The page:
N2 - In order to examine more precisely the role of p53 in the activation of the G1/S checkpoint by ionizing radiation, we examined two human lymphoblast cell lines derived from the same donor. The TK6 line had a doubling time of 12.2 h and expressed wild type p53, while the WTK1 line had a doubling time of 12.7 h and expressed mutant p53. The two lines differ significantly in their susceptibility to radiation-induced cell killing and apoptosis. Cells were examined by flow cytometry at regular intervals from 0 to 12 h after irradiation with two different doses designed to yield equivalent survival levels in both cell lines. In some experiments, cells were incubated with colcemid to block them in the first postirradiation mitosis and prevent contamination of the flow cytometric profiles with second cycle cells. There was no significant difference between the two cell lines in the progression of irradiated cells out of G1 and into the S and G2 phases of the cell cycle. In particular, there was no evidence for a prolonged arrest in G1 in the TK6 cell line expressing wild type p53. Furthermore, expression of the p53 downstream genes WAF1/CIP1 and RB appeared normal in TK6 cells. These results suggest that factors other than those in the p53 signal transduction pathway alone may be required to activate the G1/S checkpoint in irradiated human cells and that apoptosis and G1 arrest may utilize different pathways.

AB - In order to examine more precisely the role of p53 in the activation of the G1/S checkpoint by ionizing radiation, we examined two human lymphoblast cell lines derived from the same donor. The TK6 line had a doubling time of 12.2 h and expressed wild type p53, while the WTK1 line had a doubling time of 12.7 h and expressed mutant p53. The two lines differ significantly in their susceptibility to radiation-induced cell killing and apoptosis. Cells were examined by flow cytometry at regular intervals from 0 to 12 h after irradiation with two different doses designed to yield equivalent survival levels in both cell lines. In some experiments, cells were incubated with colcemid to block them in the first postirradiation mitosis and prevent contamination of the flow cytometric profiles with second cycle cells. There was no significant difference between the two cell lines in the progression of irradiated cells out of G1 and into the S and G2 phases of the cell cycle. In particular, there was no evidence for a prolonged arrest in G1 in the TK6 cell line expressing wild type p53. Furthermore, expression of the p53 downstream genes WAF1/CIP1 and RB appeared normal in TK6 cells. These results suggest that factors other than those in the p53 signal transduction pathway alone may be required to activate the G1/S checkpoint in irradiated human cells and that apoptosis and G1 arrest may utilize different pathways.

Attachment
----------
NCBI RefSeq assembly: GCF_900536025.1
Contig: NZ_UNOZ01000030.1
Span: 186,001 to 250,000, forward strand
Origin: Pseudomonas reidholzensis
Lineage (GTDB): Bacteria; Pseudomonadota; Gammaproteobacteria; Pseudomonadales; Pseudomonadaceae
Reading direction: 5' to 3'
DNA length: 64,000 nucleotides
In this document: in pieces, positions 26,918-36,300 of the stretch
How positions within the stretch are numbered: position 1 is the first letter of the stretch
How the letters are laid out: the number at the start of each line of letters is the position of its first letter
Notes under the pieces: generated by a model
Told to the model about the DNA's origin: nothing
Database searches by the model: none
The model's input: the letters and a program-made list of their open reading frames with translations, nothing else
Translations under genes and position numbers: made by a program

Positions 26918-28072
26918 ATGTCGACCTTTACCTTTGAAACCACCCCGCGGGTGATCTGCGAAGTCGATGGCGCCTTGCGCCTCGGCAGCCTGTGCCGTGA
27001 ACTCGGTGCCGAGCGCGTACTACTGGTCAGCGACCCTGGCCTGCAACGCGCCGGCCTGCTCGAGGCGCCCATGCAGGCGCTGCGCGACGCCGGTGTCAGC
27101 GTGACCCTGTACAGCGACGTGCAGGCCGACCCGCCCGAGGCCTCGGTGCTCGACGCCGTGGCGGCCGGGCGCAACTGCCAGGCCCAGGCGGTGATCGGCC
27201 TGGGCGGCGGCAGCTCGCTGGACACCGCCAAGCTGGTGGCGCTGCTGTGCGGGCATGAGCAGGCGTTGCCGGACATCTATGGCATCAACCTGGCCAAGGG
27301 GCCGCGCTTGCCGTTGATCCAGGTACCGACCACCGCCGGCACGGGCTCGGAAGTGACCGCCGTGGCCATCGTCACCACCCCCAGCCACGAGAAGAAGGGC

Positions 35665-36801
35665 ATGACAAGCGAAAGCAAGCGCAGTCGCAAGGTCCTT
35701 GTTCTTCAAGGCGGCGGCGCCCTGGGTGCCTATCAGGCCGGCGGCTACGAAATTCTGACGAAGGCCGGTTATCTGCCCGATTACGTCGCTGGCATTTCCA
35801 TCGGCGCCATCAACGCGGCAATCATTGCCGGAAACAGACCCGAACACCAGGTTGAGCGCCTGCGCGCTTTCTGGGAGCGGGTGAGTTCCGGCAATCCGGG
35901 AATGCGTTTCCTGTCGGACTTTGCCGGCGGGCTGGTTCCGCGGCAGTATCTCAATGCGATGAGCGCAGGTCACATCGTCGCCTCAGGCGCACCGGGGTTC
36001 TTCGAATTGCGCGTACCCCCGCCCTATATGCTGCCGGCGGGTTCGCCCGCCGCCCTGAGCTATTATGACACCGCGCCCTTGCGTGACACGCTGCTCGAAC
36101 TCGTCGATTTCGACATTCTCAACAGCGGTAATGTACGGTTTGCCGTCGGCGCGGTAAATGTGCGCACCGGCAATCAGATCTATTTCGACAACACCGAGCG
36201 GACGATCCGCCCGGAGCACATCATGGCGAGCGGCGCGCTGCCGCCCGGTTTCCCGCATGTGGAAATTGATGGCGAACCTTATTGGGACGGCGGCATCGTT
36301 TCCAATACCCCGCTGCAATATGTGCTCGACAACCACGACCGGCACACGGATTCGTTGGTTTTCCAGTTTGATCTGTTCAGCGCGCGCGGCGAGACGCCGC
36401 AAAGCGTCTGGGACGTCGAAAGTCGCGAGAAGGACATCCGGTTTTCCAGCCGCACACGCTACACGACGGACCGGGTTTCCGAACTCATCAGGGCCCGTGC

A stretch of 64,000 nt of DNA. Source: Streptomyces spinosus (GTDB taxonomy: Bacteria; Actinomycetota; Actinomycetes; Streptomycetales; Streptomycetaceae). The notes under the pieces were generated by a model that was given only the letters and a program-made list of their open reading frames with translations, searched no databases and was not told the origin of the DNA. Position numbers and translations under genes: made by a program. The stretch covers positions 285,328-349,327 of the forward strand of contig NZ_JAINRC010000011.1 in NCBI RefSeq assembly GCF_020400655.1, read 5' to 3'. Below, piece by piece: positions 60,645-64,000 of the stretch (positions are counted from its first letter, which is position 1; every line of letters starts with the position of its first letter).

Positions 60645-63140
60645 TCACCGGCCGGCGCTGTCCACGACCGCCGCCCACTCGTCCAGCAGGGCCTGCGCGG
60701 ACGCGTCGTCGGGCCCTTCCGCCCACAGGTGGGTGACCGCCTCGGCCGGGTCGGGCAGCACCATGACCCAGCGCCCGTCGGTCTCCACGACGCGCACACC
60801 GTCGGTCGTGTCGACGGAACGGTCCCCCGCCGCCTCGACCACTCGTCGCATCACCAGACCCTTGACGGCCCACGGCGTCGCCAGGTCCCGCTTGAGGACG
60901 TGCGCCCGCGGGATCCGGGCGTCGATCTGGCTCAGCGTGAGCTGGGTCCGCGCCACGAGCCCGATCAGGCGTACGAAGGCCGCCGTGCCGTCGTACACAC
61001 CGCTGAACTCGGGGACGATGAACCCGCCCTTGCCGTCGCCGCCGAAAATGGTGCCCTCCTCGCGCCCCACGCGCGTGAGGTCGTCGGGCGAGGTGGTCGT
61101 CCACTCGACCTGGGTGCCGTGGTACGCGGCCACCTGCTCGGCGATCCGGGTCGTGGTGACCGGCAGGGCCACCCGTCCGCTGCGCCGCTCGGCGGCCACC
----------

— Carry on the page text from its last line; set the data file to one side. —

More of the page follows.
UR - http://www.scopus.com/inward/record.url?scp=0028990145&partnerID=8YFLogxK

UR - http://www.scopus.com/inward/citedby.url?scp=0028990145&partnerID=8YFLogxK

U2 - 10.1074/jbc.270.19.11033

DO - 10.1074/jbc.270.19.11033

M3 - Article

C2 - 7744731

AN - SCOPUS:0028990145

VL - 270

SP - 11033

EP - 11036

JO - Journal of Biological Chemistry

JF - Journal of Biological Chemistry

SN - 0021-9258

IS - 19

ER -